Doing My Dash With Crime Thrillers

Patricia CornwellI thought I’d done my dash with crime thrillers for a few reasons. First, I had absolutely inhaled all of the Patricia Cornwell books (even the rubbish Southern Cross, before she found her protagonist and winning-formula writing form).

Second, I didn’t think I would find a series, characters, or plots I liked as much—a doctor who’s a lawyer who has an ass-kicking computer-hacker niece and a profiler boyfriend pretty much covers all my reading-requirement bases.

And third (and relating back to my last blog about being, like, totally time poor), I don’t have the time to retreat from work, sleep, and the world in general to devour such page-turners.

But I heard Val McDermid interviewed a few times recently—including in an hour-long session at the 2010 Brisbane Writers Festival—and was utterly sold on her hilarity. I know, right? A crime writer with a wicked sense of humour doesn’t compute. But having not read a single one of her words, I figured someone who is so clearly intelligent, and so compelling, engaging and funny warranted further investigation.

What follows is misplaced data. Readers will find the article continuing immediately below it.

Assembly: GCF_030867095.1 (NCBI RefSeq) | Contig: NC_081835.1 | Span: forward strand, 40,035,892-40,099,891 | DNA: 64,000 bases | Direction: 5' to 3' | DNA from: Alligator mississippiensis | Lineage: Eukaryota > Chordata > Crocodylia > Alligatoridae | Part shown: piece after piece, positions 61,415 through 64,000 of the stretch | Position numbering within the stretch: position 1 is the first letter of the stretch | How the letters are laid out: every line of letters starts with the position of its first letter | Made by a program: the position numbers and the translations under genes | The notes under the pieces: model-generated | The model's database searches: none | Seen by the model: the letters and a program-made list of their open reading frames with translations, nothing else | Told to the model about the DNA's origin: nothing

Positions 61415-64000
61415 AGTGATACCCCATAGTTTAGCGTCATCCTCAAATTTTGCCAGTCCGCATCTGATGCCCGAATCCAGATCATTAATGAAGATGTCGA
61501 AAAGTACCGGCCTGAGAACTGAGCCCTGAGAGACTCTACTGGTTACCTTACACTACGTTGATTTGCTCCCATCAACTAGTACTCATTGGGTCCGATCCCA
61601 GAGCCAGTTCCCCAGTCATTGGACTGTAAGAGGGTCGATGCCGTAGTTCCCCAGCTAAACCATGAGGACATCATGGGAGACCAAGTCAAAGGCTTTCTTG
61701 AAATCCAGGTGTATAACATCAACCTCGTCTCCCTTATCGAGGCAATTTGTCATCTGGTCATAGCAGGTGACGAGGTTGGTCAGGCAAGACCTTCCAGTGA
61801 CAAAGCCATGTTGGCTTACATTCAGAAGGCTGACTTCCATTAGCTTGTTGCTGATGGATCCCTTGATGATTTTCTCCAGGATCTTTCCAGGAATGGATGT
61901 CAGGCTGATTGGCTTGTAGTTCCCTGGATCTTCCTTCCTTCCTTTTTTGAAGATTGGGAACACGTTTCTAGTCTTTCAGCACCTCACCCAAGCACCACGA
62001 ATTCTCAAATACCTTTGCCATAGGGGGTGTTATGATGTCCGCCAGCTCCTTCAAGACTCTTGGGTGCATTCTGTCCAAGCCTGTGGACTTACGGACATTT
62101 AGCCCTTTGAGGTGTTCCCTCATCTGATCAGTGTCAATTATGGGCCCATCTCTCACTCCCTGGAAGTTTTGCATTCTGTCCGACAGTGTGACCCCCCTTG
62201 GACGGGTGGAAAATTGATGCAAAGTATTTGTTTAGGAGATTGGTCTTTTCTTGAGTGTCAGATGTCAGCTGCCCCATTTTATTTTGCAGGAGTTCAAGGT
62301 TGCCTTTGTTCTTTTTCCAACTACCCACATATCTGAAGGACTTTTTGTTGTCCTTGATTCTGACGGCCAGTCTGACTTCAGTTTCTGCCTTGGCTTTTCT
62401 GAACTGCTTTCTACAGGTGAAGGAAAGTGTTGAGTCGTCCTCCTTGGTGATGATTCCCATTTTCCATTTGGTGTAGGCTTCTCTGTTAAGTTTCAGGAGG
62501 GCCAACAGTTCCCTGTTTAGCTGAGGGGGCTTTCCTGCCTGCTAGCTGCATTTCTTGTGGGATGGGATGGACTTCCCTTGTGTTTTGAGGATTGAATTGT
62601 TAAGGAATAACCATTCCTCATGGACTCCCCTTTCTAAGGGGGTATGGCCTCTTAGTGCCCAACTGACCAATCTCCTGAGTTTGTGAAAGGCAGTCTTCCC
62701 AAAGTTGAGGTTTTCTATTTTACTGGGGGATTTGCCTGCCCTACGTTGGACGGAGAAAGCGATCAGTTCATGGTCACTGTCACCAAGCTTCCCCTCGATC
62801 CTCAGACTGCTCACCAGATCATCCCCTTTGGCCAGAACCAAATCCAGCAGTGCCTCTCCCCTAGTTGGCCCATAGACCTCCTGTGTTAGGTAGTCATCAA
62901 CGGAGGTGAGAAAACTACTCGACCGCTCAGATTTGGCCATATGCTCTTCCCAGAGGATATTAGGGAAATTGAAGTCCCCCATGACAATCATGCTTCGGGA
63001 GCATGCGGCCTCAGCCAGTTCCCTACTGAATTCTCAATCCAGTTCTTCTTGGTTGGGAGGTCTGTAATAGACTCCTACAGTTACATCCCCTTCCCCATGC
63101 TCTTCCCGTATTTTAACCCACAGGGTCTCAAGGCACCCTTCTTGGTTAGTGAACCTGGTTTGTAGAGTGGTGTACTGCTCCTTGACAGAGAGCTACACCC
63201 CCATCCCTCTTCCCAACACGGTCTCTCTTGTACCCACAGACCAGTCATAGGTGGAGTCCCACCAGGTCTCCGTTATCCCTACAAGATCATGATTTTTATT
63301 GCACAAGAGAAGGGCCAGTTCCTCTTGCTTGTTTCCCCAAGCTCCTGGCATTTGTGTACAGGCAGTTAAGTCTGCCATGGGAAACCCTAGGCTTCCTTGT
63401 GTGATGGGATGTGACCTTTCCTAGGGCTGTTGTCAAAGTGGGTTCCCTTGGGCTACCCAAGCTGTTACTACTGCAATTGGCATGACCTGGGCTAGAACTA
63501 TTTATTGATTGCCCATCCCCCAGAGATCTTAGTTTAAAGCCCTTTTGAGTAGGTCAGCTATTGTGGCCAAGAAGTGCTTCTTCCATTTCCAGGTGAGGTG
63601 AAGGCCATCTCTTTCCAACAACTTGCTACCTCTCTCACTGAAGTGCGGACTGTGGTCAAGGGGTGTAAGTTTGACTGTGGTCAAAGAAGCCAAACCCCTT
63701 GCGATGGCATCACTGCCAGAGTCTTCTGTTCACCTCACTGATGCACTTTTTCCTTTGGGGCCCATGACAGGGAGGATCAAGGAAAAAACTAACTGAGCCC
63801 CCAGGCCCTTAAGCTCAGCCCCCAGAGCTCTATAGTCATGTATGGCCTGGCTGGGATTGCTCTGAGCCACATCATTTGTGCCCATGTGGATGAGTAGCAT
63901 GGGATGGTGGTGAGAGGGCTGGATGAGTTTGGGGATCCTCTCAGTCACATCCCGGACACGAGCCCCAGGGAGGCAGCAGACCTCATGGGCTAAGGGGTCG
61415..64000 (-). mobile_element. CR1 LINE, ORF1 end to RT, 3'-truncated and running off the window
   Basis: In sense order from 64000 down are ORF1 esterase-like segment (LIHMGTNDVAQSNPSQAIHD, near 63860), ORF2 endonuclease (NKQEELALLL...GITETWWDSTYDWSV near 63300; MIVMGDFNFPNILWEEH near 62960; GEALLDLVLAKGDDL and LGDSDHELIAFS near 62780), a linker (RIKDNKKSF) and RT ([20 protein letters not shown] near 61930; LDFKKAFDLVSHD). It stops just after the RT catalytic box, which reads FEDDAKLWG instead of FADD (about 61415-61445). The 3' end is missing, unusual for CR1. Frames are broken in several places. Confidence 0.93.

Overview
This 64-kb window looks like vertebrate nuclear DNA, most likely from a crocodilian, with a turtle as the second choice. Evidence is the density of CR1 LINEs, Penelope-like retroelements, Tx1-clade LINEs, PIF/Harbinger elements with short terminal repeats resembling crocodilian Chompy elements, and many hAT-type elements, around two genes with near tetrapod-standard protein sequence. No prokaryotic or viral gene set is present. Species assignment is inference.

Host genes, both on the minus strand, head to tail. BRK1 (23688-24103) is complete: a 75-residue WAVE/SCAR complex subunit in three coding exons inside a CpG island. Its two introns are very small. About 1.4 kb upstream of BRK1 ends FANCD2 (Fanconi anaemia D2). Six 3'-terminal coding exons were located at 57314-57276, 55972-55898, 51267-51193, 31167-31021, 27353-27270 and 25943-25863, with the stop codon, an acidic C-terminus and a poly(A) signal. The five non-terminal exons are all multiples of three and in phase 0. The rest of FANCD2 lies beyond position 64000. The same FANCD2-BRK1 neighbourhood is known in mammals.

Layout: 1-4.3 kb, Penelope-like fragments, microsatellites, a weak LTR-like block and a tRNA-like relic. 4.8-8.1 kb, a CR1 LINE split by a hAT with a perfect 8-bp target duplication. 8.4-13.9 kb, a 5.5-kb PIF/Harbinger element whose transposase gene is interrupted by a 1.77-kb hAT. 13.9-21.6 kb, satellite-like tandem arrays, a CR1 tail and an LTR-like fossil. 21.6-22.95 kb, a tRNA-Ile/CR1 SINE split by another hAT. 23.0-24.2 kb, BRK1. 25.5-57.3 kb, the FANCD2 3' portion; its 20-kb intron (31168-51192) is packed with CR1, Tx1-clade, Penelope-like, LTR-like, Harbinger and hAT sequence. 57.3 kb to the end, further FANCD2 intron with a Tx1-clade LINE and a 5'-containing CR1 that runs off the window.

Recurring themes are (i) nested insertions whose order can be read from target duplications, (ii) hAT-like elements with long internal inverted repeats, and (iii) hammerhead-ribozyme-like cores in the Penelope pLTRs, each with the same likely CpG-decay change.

Given that I’ve got almost buckley’s chance of meeting her unless I turn stalker, find out where she lives, and lob up there—the likes of which are less like to see us become friends than me end up in prison and perhaps recognise myself as a bit-part crazy stalker in her next bestseller—the closest I can get to her is via her books.

Wire in the BloodSo I did no research other than to learn how to spell her surname and then picked up the first book of hers I saw. And I’m so glad I did. I’m exhausted because I’ve barely slept in recent days because I’ve sacrificed sleep to ingest large chunks of the book in a short space of time.

I even battled my usual motion sickness to read her book on public transport. The result is that I’ve completed Wire in the Blood and it’s taking every ounce of willpower not to go out and find more.

I’m not sure where Wire in the Blood comes in her series (I know this much from the references to previous adventures: it’s not the first), or even how many books McDermid has written. Nor do I wish to know, because I’d be unplugging the internet, switching off my phone, and shunning every social engagement until I’d made it to the end.

I will inhale these books about a profiler called Tony Hill at some stage. I just need to develop either a time machine that enables me to stop things while I read or some willpower to eke the books out at a reasonable pace. Maybe both.

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Fiona Crawford

Fiona Crawford is a freelance writer, editor, blogger, proofreader, and voracious reader. She regularly appears as a book reviewer in Australian BOOKSELLER+PUBLISHER magazine. Fiona is also (unfairly) known as the Book Burglar due to her penchant for buying family members—then permanently borrowing—books she wants to read herself.